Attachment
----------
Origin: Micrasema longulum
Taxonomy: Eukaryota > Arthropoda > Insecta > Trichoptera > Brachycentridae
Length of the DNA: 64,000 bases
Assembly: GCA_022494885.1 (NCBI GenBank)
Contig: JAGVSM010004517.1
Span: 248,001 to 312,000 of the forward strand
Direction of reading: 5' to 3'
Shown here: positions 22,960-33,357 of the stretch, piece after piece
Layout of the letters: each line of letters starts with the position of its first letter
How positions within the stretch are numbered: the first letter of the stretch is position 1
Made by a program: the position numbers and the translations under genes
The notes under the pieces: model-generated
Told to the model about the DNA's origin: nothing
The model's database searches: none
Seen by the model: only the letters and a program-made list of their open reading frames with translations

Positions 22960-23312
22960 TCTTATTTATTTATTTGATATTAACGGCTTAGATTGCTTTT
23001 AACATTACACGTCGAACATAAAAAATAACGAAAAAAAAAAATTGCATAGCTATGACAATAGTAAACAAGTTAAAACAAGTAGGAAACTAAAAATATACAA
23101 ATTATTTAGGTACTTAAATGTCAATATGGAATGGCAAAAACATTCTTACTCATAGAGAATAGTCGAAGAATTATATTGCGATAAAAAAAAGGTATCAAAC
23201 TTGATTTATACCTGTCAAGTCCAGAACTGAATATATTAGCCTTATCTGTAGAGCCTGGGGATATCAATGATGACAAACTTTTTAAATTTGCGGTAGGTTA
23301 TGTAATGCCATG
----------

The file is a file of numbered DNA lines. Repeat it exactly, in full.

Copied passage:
Origin: Micrasema longulum
Taxonomy: Eukaryota > Arthropoda > Insecta > Trichoptera > Brachycentridae
Length of the DNA: 64,000 bases
Assembly: GCA_022494885.1 (NCBI GenBank)
Contig: JAGVSM010004517.1
Span: 248,001 to 312,000 of the forward strand
Direction of reading: 5' to 3'
Shown here: positions 22,960-33,357 of the stretch, piece after piece
Layout of the letters: each line of letters starts with the position of its first letter
How positions within the stretch are numbered: the first letter of the stretch is position 1
Made by a program: the position numbers and the translations under genes
The notes under the pieces: model-generated
Told to the model about the DNA's origin: nothing
The model's database searches: none
Seen by the model: only the letters and a program-made list of their open reading frames with translations

Positions 22960-23312
22960 TCTTATTTATTTATTTGATATTAACGGCTTAGATTGCTTTT
23001 AACATTACACGTCGAACATAAAAAATAACGAAAAAAAAAAATTGCATAGCTATGACAATAGTAAACAAGTTAAAACAAGTAGGAAACTAAAAATATACAA
23101 ATTATTTAGGTACTTAAATGTCAATATGGAATGGCAAAAACATTCTTACTCATAGAGAATAGTCGAAGAATTATATTGCGATAAAAAAAAGGTATCAAAC
23201 TTGATTTATACCTGTCAAGTCCAGAACTGAATATATTAGCCTTATCTGTAGAGCCTGGGGATATCAATGATGACAAACTTTTTAAATTTGCGGTAGGTTA
23301 TGTAATGCCATG